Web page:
Wildlife photography mentor Shreeram MV focuses on documenting herpetofauna and their behaviour. Shreeram has photographed landscapes ranging from the high-altitude deserts of the Trans-Himalayas to the ecosystems of the Andaman and Nicobar Islands. Like the other stewards of wildlife mentioned in this story, he believes we have a long way to go before we arrive at a comprehensive list of reptiles and amphibians in the Western Ghats. “And I believe that it is important for us to showcase our natural heritage through photography.”

Spend enough time immersed in nature, as these photographers do, and it becomes impossible to ignore the web of life, and the million ways in which we are all connected. Every species in an ecosystem has a role to play, from the fierce tiger to little frogs and tadpoles. “My role is to bring attention and awareness to those species that are largely ignored,” says Dhritiman Mukherjee, a wildlife photographer with a staggering portfolio of India’s fauna. “The thing is, every creature, no matter how big or small, has its own routine, function, and peculiar behaviours. They are all interesting. They are all important. All I do, is witness them,” he says.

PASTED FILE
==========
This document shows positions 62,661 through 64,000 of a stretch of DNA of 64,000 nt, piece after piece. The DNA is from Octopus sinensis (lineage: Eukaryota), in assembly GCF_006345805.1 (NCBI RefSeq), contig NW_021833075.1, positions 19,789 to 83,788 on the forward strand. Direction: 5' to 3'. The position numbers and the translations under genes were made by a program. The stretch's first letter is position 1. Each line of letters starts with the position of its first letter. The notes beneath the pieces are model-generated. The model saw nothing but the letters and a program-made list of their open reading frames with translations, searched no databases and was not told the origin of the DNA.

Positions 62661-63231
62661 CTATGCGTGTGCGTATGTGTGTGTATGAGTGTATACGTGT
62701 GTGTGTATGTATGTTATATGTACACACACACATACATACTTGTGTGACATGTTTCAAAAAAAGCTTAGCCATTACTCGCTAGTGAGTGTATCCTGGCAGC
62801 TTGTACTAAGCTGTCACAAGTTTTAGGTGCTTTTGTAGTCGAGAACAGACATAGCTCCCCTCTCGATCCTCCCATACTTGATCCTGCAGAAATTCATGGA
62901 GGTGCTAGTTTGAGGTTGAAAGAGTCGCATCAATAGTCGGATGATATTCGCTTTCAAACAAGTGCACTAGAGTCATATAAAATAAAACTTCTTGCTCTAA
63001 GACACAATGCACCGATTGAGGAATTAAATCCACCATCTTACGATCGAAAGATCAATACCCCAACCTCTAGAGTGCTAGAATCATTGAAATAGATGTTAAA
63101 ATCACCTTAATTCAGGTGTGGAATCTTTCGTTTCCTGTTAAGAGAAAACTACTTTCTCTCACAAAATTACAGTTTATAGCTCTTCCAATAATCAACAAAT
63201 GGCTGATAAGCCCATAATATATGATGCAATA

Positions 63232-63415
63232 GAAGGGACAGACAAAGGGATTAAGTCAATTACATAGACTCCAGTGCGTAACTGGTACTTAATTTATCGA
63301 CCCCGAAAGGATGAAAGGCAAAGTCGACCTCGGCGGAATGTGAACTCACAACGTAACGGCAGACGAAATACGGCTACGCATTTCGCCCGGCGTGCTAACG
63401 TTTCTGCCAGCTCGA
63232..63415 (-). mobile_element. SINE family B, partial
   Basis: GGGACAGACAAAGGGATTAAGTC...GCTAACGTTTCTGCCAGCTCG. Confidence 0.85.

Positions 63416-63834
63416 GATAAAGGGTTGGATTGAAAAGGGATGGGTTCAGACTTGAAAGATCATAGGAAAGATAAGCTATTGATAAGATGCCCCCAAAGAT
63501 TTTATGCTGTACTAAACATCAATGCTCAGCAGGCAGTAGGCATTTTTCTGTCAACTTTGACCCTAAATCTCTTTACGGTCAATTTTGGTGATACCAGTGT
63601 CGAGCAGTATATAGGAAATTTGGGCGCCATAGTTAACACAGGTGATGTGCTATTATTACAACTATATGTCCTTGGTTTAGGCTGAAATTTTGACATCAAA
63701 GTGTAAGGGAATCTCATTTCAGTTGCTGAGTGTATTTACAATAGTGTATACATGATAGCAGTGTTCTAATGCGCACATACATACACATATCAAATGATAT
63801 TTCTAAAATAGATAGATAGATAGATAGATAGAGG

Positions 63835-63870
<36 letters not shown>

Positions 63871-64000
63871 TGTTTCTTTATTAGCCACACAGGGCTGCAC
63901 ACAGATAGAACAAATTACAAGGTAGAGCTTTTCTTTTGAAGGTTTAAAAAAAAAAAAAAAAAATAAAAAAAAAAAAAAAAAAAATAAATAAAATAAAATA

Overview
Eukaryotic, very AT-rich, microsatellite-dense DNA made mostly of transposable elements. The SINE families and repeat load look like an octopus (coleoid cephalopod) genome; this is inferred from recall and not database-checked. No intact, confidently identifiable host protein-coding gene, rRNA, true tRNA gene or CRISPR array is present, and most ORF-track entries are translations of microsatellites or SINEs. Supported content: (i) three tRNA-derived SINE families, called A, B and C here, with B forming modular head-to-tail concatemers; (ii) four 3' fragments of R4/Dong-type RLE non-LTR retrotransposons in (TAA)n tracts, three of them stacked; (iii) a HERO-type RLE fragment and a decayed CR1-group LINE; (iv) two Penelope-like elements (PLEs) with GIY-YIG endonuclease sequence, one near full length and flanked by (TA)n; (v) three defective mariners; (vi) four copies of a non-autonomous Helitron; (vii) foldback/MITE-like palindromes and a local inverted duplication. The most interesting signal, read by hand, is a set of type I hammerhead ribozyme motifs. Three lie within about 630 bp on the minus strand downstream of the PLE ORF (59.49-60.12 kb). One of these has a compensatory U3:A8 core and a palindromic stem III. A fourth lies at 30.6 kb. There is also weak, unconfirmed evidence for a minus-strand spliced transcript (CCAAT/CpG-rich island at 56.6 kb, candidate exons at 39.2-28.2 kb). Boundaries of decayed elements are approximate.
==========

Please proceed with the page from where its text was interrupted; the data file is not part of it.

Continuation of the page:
Frogs are a fascinating and diverse order of amphibians and wonderful indicators of the health of their habitat. “They breathe through their skin, and are therefore, directly related to both air and water,” explains Saurabh Sawant. “This also makes them incredibly sensitive to their surroundings.” To find frogs in the wild, Saurabh says, it is important to listen more than look. “Once I hear the call of a target species, I try to echolocate the frog.” This small gliding frog (above), perched on a blade of grass, was photographed in Wayanad, and is endemic to the Western Ghats. It is smaller in size than the Malabar gliding frog (top), identified by its red webbing. Photos: Saurabh Sawant  Frogs are a fascinating and diverse order of amphibians and wonderful indicators of the health of their habitat. “They breathe through their skin, and are therefore, directly related to both air and water,” explains Saurabh Sawant. “This also makes them incredibly sensitive to their surroundings.” To find frogs in the wild, Saurabh says, it is important to listen more than look. “Once I hear the call of a target species, I try to echolocate the frog.” This small gliding frog (above), perched on a blade of grass, was photographed in Wayanad, and is endemic to the Western Ghats. It is smaller in size than the Malabar gliding frog (top), identified by its red webbing. Photos: Saurabh Sawant